While these rapid, genotypic panels tend to include the more common AMR mechanisms, there are still other mechanisms of resistance not on the panels. For gram negatives, AMR mechanisms such as AmpC beta-lactamases, porin mutations, efflux pumps and rare carbapenemases such as GES, IMI, and SME types are typically not included.3 Additionally, although the gene blaCTX-M is used as a marker for Extended Spectrum Beta-Lactamases (ESBL), different variants of ESBLs confer different cephalosporin (e.g. 3rd and 4th generation) phenotypes.4 A heteroresistant subpopulation, decreased or lack of expression of an AMR gene may also be potential explanations.

If a discrepancy is not resolved, it is suggested to report the isolate as resistant. If both the discrepant genotypic and phenotypic results are reported, one should consider recommending an infectious diseases consult or to contact the antimicrobial stewardship team.1 Additional information and suggested laboratory workflow can be found in Appendix H of the M100 guidelines from the Clinical Laboratory and Standards Institute.2 While molecular AMR approaches have many advantages such as a shorter turnaround time, phenotypic susceptibility testing can still offer valuable clinical information.5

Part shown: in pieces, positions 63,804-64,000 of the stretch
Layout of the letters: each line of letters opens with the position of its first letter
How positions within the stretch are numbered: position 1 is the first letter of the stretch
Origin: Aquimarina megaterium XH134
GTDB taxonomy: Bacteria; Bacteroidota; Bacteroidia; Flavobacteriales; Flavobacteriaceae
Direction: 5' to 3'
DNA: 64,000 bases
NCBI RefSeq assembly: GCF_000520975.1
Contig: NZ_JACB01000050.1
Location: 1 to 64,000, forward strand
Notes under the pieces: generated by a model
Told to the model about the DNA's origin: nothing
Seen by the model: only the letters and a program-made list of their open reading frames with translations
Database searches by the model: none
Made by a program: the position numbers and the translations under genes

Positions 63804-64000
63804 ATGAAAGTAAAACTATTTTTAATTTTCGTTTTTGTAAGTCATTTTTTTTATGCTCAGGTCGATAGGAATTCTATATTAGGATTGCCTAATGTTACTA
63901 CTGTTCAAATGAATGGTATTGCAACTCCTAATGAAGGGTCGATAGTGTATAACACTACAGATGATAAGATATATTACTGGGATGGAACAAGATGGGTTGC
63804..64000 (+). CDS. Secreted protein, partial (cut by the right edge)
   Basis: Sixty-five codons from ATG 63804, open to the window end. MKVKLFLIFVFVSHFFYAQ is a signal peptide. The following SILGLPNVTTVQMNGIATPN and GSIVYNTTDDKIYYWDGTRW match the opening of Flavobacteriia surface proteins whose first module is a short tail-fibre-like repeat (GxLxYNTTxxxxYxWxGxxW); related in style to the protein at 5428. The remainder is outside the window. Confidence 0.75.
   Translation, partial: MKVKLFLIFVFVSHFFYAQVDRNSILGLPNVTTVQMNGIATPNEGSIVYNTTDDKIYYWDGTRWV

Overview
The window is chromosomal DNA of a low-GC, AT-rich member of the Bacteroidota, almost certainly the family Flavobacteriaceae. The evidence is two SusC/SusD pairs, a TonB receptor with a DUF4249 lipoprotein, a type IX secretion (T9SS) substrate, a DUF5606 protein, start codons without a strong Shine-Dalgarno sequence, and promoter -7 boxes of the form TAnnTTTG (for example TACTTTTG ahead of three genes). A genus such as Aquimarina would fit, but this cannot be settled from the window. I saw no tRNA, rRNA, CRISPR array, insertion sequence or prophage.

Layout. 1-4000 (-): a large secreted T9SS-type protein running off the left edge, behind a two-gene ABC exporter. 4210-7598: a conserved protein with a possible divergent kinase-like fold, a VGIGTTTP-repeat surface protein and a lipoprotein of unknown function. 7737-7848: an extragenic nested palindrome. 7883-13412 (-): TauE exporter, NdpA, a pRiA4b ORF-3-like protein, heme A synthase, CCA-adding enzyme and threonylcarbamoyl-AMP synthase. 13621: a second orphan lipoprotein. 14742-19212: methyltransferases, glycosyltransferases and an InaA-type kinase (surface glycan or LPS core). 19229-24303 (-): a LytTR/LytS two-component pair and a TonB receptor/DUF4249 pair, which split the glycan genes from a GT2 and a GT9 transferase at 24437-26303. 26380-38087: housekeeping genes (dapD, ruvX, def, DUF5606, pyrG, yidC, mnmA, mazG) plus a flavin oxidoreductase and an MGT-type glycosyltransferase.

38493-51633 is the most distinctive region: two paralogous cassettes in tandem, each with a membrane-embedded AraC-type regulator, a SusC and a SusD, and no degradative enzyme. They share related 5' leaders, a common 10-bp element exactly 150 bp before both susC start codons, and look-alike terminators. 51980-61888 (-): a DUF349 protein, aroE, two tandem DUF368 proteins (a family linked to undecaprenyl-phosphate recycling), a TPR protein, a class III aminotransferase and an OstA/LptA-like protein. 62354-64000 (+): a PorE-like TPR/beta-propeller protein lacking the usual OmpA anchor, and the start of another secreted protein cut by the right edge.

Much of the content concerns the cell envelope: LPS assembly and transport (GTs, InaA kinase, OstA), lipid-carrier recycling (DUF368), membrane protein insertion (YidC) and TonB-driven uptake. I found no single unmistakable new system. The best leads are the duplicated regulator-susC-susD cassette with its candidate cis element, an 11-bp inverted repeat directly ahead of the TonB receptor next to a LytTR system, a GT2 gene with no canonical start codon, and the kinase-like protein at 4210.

1. CLSI. Performance Standards for Antimicrobial Susceptibility Test. CLSI supplement M100. Wayne, PA: Clinical and Laboratory Standards Institute; 2022, Edition 32
  2. Yee R, Dien Bard J, Simner PJ. The Genotype-to-Phenotype Dilemma: How Should Laboratories Approach Discordant Susceptibility Results? J Clin Microbiol. 2021 May 19;59(6):e00138-20.
  3. Tamma PD, Sharara SL, Pana ZD, Amoah J, Fisher SL, Tekle T, Doi Y, Simner PJ. 2019. Molecular epidemiology of ceftriaxone non-susceptible Enterobacterales isolates in an academic medical center in the United States. Open Forum Infect Dis 6:ofz353.
  4. Paterson DL, Bonomo RA. 2005. Extended-spectrum beta-lactamases: a clinical update. Clin Microbiol Rev 18:657–686.
  5. Dien Bard J, Lee F. 2018. Why can’t we just use PCR? The role of genotypic versus phenotypic testing for antimicrobial resistance testing. Clin Microbiol Newsl 40:87–95. 10.1016/j.clinmicnews.2018.05.003. 

Rami Abdulbaki, MD is a Pathology Resident (PGY-3) at The George Washington University Hospital. His academic interest includes hematopathology and molecular pathology.